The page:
“These programs, if implemented, would make the lives of many people much, much easier. And so I think … that brings an enthusiasm for his candidacy, which is rare,” Pfanner said. 

Spellman said Yang is a good alternative to the other candidates.

“When people can get involved with us, we hope they get their friends involved, and we hope they talk to their friends and family about what they’re doing,” Spellman said. “(There are) no downsides to being an activist group and to being excited about our candidate and the future.” 

The Illini Democrats did not respond in time for comment. 

[email protected]

 

Months before the Illinois primaries are scheduled to take place, a new student organization has formed at the University to help students “view their options” for the upcoming elections. 

John Spellman, junior in LAS and founder of Illini for Yang, said the organization currently considers itself as a third-party student group looking to promote Andrew Yang and the movement that comes with the “forward-thinking” political game. However, the organization is not yet an RSO. 

In a Reddit post inviting students to join the group, Spellman referred to Illini for Yang as an organization looking to help students “view their options” for the Illinois primaries. 

“When we say we want to let people know their options, we hope that through our activism and through promoting Yang’s image and his policies that they’ll find his message sort of relatable, and that’s what we’re looking to do; to just boost his awareness and hopefully his performance in the Illinois primaries in March,” Spellman said. 

He said the group is working to collect over 10,000 signatures to present to the Illinois State Board of Elections to get Yang on the ballot, along with other different media, marketing and campaign strategies. 

Spellman said his childhood was heavily affected by the 2008-09 financial crisis. He said when Yang talks about reworking the economy so that it benefits people at the bottom of the capitalist system first, the floor for them is essentially lifted by a universal basic income, and the weight that would affect the economy is massive. 

Through legitimate conversations with students about what matters to them politically, the most important aspect is how he and the organizers within the group communicate their support for Yang to students, Spellman said. 

Anthony Giometti, junior in LAS and social outreach coordinator for the Illini Republicans, said the purpose of his RSO is to spread awareness and activism about who Republicans are and how they support local Republicans on campus, like Champaign Congressman Rodney Davis.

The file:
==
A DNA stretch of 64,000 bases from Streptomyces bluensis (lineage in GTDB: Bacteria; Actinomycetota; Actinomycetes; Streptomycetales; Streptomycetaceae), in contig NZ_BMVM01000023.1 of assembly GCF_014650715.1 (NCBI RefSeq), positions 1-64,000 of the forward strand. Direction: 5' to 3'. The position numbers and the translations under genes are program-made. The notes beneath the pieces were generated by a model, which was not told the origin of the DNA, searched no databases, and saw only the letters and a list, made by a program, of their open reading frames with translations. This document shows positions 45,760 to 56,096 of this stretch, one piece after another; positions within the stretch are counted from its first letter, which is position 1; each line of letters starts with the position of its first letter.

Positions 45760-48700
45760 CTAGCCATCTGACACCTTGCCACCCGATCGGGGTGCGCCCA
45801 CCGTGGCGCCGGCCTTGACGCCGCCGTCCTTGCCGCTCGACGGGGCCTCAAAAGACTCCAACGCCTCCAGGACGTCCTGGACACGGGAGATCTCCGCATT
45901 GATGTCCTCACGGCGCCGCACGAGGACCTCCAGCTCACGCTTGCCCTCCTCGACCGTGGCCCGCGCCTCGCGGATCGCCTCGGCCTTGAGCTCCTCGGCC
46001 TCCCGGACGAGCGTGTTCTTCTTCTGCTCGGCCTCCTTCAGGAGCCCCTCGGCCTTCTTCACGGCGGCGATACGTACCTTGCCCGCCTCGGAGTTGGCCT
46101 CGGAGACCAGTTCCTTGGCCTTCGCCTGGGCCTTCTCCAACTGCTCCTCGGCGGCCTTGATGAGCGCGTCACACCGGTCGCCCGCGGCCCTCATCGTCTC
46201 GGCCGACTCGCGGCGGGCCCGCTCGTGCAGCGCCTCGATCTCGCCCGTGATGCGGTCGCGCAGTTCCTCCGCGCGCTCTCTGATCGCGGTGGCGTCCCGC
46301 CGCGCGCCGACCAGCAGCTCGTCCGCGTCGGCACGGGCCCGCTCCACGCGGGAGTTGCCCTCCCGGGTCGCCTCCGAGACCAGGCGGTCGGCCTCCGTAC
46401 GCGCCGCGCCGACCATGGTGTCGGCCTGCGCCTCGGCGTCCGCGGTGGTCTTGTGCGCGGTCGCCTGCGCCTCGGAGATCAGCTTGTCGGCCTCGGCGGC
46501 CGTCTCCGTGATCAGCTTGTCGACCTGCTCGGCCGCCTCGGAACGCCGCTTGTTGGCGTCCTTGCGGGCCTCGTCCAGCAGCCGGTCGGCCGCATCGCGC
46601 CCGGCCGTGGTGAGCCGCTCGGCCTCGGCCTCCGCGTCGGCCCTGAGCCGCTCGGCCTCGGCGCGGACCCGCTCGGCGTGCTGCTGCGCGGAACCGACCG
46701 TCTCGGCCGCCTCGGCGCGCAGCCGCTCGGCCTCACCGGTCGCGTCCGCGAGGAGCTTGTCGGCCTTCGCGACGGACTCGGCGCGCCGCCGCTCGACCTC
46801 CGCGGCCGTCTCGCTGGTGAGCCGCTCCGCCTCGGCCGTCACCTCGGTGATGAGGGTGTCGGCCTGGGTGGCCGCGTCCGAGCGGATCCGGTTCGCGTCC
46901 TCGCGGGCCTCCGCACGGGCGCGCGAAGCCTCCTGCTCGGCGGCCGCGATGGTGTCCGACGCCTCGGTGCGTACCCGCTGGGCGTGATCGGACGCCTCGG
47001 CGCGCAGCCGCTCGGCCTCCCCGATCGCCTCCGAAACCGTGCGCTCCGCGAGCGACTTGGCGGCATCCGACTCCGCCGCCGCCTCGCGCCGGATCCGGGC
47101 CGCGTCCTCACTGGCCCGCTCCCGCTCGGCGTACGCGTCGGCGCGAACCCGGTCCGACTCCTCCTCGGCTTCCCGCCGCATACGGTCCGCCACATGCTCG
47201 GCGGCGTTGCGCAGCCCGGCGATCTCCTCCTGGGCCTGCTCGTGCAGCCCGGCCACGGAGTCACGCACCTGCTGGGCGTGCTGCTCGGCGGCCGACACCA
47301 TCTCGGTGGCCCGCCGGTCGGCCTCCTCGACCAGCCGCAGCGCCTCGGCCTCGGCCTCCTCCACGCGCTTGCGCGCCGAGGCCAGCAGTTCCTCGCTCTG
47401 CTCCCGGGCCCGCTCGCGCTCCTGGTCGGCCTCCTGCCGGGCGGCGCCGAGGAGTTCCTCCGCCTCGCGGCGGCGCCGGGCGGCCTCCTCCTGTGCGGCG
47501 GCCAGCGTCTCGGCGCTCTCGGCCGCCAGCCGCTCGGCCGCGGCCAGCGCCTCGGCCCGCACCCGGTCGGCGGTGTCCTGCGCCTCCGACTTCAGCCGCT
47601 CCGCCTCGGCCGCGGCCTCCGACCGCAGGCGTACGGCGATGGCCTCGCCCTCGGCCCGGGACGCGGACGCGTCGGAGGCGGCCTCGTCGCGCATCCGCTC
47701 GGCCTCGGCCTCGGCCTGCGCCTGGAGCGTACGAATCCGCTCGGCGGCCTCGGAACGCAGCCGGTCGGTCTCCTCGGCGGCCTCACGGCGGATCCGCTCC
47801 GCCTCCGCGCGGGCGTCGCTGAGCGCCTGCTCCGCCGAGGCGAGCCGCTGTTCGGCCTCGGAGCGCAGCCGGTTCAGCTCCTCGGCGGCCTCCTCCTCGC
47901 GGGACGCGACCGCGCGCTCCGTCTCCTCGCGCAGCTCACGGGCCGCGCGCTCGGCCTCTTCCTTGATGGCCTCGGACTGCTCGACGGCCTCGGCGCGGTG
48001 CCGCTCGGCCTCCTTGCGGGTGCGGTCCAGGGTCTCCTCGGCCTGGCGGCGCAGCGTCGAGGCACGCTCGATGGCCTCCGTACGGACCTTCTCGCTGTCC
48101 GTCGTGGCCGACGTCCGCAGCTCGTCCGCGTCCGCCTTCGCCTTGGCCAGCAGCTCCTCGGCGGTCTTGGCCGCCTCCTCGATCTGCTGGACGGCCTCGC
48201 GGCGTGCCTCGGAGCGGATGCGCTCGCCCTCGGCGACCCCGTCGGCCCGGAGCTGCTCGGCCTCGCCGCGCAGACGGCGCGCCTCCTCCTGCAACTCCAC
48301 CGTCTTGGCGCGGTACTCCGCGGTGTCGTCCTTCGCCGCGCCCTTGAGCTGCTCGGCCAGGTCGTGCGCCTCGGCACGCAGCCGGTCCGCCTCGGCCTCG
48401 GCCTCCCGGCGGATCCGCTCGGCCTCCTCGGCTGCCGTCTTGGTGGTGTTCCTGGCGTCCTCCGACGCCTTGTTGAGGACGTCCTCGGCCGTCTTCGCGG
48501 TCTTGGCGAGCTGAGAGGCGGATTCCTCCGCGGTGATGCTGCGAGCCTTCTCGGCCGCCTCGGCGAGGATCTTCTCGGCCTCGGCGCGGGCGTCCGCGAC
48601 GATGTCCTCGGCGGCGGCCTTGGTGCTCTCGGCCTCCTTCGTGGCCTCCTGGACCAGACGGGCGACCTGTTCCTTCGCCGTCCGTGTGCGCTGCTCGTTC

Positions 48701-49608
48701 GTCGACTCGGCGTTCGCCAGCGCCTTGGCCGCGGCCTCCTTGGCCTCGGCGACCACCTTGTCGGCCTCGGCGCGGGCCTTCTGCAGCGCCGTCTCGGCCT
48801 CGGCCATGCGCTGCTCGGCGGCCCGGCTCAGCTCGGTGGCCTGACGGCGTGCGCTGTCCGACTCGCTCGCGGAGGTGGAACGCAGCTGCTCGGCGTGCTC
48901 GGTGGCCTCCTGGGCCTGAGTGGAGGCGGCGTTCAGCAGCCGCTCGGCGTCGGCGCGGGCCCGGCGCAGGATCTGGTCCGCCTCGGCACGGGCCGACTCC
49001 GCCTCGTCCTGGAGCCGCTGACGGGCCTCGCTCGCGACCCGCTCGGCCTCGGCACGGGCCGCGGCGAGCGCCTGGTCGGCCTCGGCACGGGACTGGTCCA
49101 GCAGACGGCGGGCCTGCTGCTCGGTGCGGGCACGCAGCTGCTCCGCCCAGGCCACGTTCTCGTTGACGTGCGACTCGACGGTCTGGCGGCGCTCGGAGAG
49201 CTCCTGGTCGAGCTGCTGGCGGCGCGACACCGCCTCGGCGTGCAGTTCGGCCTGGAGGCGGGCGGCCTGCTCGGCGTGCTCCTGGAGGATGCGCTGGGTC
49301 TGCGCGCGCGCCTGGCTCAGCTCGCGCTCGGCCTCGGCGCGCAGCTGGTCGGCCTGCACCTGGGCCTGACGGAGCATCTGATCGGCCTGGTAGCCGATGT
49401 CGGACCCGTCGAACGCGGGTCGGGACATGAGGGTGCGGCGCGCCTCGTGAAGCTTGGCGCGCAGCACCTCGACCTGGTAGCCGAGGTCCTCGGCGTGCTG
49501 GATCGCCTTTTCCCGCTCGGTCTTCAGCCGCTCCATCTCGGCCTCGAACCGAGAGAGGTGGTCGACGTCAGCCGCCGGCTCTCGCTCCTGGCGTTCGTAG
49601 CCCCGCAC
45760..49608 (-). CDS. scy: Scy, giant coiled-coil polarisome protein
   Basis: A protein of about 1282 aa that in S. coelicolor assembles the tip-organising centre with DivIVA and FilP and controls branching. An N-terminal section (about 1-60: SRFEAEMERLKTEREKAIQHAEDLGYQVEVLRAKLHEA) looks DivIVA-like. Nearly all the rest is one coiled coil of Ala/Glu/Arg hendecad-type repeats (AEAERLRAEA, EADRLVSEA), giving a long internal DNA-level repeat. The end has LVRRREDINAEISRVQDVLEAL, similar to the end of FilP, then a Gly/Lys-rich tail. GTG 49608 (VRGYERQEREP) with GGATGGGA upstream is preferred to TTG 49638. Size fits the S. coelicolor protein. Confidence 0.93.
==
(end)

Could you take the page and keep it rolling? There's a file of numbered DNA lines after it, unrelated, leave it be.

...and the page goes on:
Giometti said the Illini Republicans support both local and national candidates but also try to go beyond providing support for political figures. 

He said the organization has recently done tabling on the Main Quad for local candidate Mark Sheldon and also helped with the Rodney Davis campaign. Helping with the 2020 national campaign for Republican candidates like President Donald Trump, however, is a matter of which he said he does not know the organization’s plans. 

He said the Illini Republicans want to show support for Davis because they have a close connection with people that work for his team. Giometti said he knows people in the club that have worked with the team in the past and thinks the majority believe in his values and the policies he brings to Washington.

“I think with most people supporting him in that way, that we feel like we should help and get him elected for his next term,” he said. 

Nikolas Pfanner, junior in LAS, is the president of the Young Democratic Socialists of America chapter at the University.

He said the organization provides outreach through tabling events on the Main Quad, registering people to vote, helping with the national and local campaign and working with institutions whose values are similar to their own. 

However, Pfanner said the organization is not a Bernie Sanders club.

“Our political activism is the surrounding electoralism, and specifically the 2020 campaign, is a part of what we do, but our political activism and our view of politics, I think, is much broader than just elections,” he said. “Elections are an important way to affect real change in society, but there are other ways to do it, too, and so we focus on things kind of broadly, I guess.” 

He said Sanders’ values and his vision for creating an equitable country lines up the closest with the way he thinks change is needed. If Sanders were elected, the policies he would want to implement, such as free public college and Medicare for all, would benefit Pfanner and his friends, he said. 

“These programs, if implemented, would make the lives of many people much, much easier. And so I think … that brings an enthusiasm for his candidacy, which is rare,” Pfanner said. 

Spellman said Yang is a good alternative to the other candidates.

“When people can get involved with us, we hope they get their friends involved, and we hope they talk to their friends and family about what they’re doing,” Spellman said. “(There are) no downsides to being an activist group and to being excited about our candidate and the future.” 

The Illini Democrats did not respond in time for comment. 

[email protected]